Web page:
The entries are in for the Grazia First Chapter competition are now in, and our panel is busy reading through your submissions to see who will join their at the Bailey’s Prize for Women award ceremony on 4th June – where the lucky winner will be presented with a prize of £1000.
But if you missed the deadline you can still get involved. Aspiring writers can join Grazia on the evening of Monday 2nd June at the Southbank Centre’s Purcell Room to get advice from some of the best names in the business on how to get your first novel published. Bailey’s Women’s Prize co-founder and best-selling novelist Kate Mosse will chair an entertaining and illustrious panel including award-winning author Sarah Waters, prolific literary agent Felicity Blunt, debut novelist Emma Healey and Baileys Prize shortlisted writer Charlotte Mendelson. And if you can’t wait until then, they’ve all given Grazia some exclusive tips:
‘Set a target and stick to it’- Sarah Waters, novelist:
Be disciplined. I aim to write 1,000 words a day. Some days I'll sail past that target; most days it's like a pushing a boulder up a hill. But I keep going, however hard it is, and however uninspired the words seem to be. It's much easier to return to them later and begin to make them better than to keep staring at a blank screen.
‘Make people want to read more’ - Felicity Blunt, literary agent
“Work on your synopsis as seriously as you would your first chapter. Think about what compels you to crack the spine of a book - it's the blurb on the back. If you don’t like the sound of it you put it down, and agents work in the same way. Think back to when you first had your idea for a book, what was that idea. That’s your starting point.”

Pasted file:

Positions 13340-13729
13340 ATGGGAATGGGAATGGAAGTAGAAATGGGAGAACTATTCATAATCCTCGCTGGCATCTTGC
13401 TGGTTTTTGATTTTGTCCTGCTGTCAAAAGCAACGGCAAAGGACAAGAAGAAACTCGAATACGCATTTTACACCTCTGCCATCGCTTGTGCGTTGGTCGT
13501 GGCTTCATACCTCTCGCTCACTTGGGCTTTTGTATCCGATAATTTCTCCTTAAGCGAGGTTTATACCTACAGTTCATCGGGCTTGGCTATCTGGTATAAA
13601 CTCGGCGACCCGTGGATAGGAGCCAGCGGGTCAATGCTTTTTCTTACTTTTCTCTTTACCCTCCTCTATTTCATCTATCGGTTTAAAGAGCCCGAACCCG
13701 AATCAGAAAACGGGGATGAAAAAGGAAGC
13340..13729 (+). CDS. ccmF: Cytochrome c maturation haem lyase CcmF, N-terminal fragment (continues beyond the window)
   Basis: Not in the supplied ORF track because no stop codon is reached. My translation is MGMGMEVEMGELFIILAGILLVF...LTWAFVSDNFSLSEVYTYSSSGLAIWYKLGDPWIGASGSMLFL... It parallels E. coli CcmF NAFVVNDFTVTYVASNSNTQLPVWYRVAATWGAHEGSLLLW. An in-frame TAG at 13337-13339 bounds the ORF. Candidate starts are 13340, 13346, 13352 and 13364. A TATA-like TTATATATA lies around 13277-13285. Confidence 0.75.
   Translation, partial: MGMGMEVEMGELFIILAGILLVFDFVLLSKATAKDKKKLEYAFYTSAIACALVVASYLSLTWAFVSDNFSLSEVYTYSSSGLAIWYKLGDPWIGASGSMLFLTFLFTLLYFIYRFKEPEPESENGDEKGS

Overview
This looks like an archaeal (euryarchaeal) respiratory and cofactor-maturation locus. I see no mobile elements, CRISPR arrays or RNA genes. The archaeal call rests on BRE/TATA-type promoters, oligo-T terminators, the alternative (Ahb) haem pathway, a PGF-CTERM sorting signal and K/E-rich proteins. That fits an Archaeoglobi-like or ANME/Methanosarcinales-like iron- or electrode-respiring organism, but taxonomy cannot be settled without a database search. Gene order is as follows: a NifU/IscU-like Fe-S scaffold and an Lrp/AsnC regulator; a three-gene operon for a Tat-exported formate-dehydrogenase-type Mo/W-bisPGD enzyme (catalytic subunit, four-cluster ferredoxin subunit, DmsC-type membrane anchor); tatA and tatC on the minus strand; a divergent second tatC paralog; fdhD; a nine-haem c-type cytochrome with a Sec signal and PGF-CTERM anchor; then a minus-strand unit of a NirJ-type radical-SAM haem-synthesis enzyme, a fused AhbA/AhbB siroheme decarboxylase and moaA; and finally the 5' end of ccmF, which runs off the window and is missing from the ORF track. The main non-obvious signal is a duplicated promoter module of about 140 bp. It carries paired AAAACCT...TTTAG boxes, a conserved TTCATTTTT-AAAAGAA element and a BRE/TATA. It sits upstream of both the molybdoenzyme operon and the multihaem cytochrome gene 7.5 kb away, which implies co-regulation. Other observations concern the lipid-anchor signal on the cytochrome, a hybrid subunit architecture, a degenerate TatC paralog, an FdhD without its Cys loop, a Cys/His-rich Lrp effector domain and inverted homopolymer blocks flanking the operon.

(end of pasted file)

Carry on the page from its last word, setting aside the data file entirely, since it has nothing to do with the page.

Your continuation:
‘Bring your fictional world to life’ - Emma Healey, debut novelist
Make yourself visual aids. Gather material in order to make your fictional world as rich as possible. I draw plans of houses, make maps of areas, collect photographs, technical drawings and postcards of paintings so that I know what surrounds my characters and I can always find something for visual inspiration. You can do this with other senses too; I know many writers make playlists, for instance.
‘Write what you know – not what you think people want’- Charlotte Mendelson, novelist
Don't assume writing is for other people. Your life has been full of pain and love and longing and fear; write about that. Don't write for money or fame. There are many more sensible and lucrative jobs than writing. Don't write cynically; it isn't 'easy' to produce good thrillers, or children's books, or commercial fiction. And there's no shame in plot. An author's job is to entertain, not to produce yet another beautiful description of dust-motes swirling in a beam of light.
‘Don’t leave home without a notebook’- Kate Mosse, novelist
You think you'll never forget that 'brilliant' idea, but good ideas vanish just as easily as bad ones! You don't have to write the whole scene, but find trigger words that will remind you of the specific moment or thought you had.